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European Union Reference Laboratory for Escherichia coli

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This section contains information and documents on with key facts related with pathogenic E. coli from human cases of diseases and the vehicles of infections.

E. coli Outbreak Linked to Baby Spinach

E. coli Outbreak Linked to Baby Spinach

Posted December 3, 2021

Fast Facts

  • Illnesses: 14  (4 new)
  • Hospitalizations: 4  (2 new)
  • Deaths: 0
  • States: 9  (2 new)
  • Recall: No
  • Investigation status: Active

Contaminated Food

Josie’s Organics Baby Spinach

  • Sold at stores nationwide
  • “Best by” date of October 23, 2021
  • Sold in plastic clamshell containers

Minnesota officials found E. coli O157:H7 in a package of leftover Josie’s Organics baby spinach collected from a sick person’s home. Ten people in this outbreak reported eating spinach in the week before they got sick and six reported Josie’s Organics brand.

Investigators are working to determine if additional products may be contaminated.

Investigation Details

Posted December 3, 2021

Epidemiologic and laboratory data show that Josie’s Organics prepackaged baby spinach with a “best by” date of October 23, 2021, may be contaminated with E. coli and may be making people sick.

Epidemiologic Data

Since the last update on November 15, four more illnesses have been reported. As of December 3, 2021, a total of 14 people infected with the outbreak strain of E. coli O157:H7 have been reported from nine states (see map). Illnesses started on dates ranging from October 13, 2021, to October 27, 2021 (see timeline).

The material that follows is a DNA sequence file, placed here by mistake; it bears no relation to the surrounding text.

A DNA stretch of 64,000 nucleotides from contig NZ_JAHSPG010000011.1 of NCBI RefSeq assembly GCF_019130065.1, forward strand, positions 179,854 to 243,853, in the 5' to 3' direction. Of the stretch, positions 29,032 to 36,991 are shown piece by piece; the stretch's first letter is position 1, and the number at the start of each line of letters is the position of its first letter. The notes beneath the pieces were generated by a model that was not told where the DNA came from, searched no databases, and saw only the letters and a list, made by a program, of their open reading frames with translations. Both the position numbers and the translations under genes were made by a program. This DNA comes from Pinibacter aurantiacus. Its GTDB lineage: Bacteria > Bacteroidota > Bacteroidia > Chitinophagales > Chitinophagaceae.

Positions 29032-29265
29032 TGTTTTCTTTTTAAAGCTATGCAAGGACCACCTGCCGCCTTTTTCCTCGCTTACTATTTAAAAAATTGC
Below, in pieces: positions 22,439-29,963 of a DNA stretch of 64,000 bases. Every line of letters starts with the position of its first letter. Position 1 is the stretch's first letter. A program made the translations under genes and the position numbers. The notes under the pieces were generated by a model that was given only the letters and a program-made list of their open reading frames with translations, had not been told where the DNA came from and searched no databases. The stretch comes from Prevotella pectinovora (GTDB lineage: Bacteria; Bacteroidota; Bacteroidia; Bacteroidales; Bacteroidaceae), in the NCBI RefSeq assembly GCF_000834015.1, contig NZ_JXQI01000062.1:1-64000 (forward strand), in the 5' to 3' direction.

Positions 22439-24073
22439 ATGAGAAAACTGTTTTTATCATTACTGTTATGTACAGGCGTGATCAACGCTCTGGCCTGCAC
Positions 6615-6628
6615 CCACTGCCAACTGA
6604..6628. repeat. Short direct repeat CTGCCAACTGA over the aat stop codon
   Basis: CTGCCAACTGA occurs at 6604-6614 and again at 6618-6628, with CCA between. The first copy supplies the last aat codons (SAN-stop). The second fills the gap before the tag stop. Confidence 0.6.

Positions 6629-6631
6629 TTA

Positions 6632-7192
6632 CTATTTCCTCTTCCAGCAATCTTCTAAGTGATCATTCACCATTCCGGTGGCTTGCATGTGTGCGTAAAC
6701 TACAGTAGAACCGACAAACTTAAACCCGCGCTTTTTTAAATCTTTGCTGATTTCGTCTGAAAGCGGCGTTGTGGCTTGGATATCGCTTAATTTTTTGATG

Sick people range in age from 2 to 76 years, with a median age of 26, and 79% are female. Of 12 people with information available, 4 have been hospitalized and 3 developed a type of kidney failure called hemolytic uremic syndrome (HUS). No deaths have been reported.

The true number of sick people in an outbreak is likely much higher than the number reported, and the outbreak may not be limited to the states with known illnesses. This is because many people recover without medical care and are not tested for E. coli. In addition, recent illnesses may not yet be reported as it usually takes 3 to 4 weeks to determine if a sick person is part of an outbreak.

State and local public health officials are interviewing people about the foods they ate in the week before they got sick. Of the 12 people interviewed, 10 (83%) reported eating spinach in the week before they got sick. This percentage was significantly higher than the 46% of respondents who reported eating spinach in the previous week in the FoodNet Population Survey, a survey that helps estimate how often people eat various foods. This difference suggests that people in this outbreak got sick from eating spinach. Six people reported eating Josie’s Organics brand spinach.

Laboratory Data

On November 15, 2021, CDC reported that officials in Minnesota found E. coli O157:H7 in a package of leftover Josie’s Organics baby spinach collected from a sick person’s home. Whole genome sequencing (DNA fingerprinting for bacteria) showed that the E. coli O157:H7 in the leftover package of spinach is closely related to bacteria isolated from ill people. This means that the person likely got sick from eating the spinach.

Public Health Actions

CDC is advising people not to eat, sell or serve Josie’s Organics prepackaged baby spinach with “best by” date of October 23, 2021.